These are the steps for creating a proper marketing plan:
- Step 1 – Situation Analysis
- Step 2 – Objectives & Issues
- Step 3 – Target Market analysis
- Step 4 – Marketing Strategy
- Step 5 – Marketing Programs
- Step 6 – Financial Plans
- Step 7 – Measurement & Controls
- Step 8 – Executive Summary
Step 3 – Target Market Analysis. It’s impossible to have an action plan without knowing your target. Suppose someone handed you a bow and arrows while telling you to go ahead and hit the bulls-eye. You accept what appears to be a highly sophisticated compound bow with a set of precision arrows, but there is no target. The person who gave you the bow continues, “go ahead, just knock the arrow and hit the target.” No target in sight, how will you ever succeed? This little metaphor happens in business more frequently than you may believe. It might sound something like this, “here is your marketing budget. ‘everyone’ is our market. Now go ahead and get us some brand awareness, good leads and grow the business”.
A target market of ‘everyone’ or ‘all industries’ is the same thing as having no target at all. I blogged about this a couple of months ago, check it out here. Even companies like Pepsi and McDonalds define a target market that is not ‘everyone’.
It is imperative to identify your target market so you can utilize your resources efficiently and effectively. Markets may be defined in terms of geography, industry, business or consumer, sex, age, income, etc. The target market could be coalesced through this type of hierarchy:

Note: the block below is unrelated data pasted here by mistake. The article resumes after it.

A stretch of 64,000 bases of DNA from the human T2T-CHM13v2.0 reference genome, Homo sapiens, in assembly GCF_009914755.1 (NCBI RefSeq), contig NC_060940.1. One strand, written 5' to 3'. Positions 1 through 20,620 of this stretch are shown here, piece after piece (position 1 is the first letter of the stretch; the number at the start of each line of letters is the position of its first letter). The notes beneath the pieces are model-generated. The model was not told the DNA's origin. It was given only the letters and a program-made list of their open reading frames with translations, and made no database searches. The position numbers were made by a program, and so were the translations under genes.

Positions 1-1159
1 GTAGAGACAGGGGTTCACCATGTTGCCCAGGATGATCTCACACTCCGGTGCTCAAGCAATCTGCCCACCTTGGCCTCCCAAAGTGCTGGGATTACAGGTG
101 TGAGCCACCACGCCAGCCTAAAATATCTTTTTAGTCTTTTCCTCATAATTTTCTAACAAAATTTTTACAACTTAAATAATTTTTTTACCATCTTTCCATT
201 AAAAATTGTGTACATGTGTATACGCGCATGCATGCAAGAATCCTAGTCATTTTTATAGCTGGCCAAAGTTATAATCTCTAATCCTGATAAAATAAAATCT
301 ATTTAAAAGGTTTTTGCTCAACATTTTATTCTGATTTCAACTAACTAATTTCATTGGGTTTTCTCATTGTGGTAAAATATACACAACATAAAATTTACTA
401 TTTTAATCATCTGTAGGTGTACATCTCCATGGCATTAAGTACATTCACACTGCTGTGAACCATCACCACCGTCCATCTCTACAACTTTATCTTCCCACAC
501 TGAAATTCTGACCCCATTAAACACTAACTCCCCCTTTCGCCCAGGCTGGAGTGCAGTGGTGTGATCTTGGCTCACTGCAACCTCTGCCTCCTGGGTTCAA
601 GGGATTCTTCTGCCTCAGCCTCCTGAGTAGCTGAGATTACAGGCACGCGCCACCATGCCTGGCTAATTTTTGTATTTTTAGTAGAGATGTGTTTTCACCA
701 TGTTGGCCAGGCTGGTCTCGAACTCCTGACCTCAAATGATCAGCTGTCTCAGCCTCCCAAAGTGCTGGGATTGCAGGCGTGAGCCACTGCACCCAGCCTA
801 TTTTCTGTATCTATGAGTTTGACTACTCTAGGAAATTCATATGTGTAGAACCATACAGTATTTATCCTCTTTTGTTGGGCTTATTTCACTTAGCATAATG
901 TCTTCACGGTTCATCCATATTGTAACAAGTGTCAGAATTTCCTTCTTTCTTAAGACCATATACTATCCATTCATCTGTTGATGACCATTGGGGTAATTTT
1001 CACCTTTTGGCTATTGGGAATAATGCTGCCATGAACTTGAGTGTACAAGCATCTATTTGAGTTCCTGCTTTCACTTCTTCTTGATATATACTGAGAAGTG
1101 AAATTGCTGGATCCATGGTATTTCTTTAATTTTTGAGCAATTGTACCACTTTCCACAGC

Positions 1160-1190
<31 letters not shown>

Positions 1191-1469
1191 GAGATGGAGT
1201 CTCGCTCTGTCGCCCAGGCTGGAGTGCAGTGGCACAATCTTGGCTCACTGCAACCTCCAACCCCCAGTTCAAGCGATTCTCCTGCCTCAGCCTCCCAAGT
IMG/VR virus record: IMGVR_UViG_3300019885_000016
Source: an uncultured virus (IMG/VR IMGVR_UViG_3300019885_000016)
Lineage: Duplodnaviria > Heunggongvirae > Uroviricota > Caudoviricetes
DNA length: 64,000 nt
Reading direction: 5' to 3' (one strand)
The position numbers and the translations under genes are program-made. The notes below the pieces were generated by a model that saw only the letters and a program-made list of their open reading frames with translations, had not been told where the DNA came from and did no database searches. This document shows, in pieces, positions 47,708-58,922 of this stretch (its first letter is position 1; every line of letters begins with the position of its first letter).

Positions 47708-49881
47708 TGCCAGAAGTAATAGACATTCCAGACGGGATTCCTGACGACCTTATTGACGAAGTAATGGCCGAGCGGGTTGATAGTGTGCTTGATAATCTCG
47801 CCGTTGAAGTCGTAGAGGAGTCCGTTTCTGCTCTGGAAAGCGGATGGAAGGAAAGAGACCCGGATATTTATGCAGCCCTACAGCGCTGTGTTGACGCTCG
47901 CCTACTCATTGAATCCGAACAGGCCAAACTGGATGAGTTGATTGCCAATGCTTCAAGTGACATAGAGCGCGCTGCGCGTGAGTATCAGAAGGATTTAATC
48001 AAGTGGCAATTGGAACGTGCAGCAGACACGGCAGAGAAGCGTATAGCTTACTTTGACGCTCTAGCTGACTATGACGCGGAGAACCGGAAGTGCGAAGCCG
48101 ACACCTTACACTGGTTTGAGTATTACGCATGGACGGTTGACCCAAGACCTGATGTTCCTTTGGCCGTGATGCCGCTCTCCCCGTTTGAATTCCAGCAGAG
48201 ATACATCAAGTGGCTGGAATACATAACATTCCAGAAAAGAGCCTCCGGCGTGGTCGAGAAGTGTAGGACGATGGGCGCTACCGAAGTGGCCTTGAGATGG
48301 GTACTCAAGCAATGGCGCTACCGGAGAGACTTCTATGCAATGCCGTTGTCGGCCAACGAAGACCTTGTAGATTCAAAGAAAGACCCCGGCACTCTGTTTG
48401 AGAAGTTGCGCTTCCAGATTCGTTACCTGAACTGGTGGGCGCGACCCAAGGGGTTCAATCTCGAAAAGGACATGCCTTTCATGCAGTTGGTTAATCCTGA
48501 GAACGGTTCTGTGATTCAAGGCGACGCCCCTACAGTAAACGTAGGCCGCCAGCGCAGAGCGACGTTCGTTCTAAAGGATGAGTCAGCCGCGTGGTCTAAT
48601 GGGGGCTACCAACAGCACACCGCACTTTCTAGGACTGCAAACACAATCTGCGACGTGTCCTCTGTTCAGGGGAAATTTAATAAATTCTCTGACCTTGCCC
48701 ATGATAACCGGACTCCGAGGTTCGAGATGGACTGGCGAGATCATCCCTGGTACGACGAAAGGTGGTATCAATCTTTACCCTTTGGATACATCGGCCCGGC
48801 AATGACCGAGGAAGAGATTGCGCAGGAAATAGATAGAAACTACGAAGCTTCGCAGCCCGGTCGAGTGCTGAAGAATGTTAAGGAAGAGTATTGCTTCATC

- Potential market – everyone who may have a need for your offering
- Available market – the subset of the Potential Market who might have a need or may have sufficient means to make the purchase
- Qualified available market – this is where you start to identify the characteristics of those who you will resonate with your value proposition and have the means to buy.
- Target market – this is the final subset where you define the specific characteristics of your ideal prospective customers.
Choosing a target market is also referred to as ‘segmenting’ the market. Your decisions should be based on a combination of feedback from internal stakeholders who have direct dialogue with the target audience and market research. It is a big mistake to omit input from either.
Target market analysis should be completed with an open mind and should be reviewed on a regular basis. The final result should be communicated throughout the company. This decision (choosing a target market) will drive the marketing strategy, positioning, messaging and marketing activity.
One last note; it is important to consider where or if this market congregates. There must be an efficient way to reach your target audience with your message. For, if a majority of the target market does not congregate virtually or physically, it will be very expensive and most inefficient to get your message in front of them. In the b2b world, industry associations are a good example of a potential market because they may get together at and industry trade show, ready a trade journal and regularly visit the association and related web sites.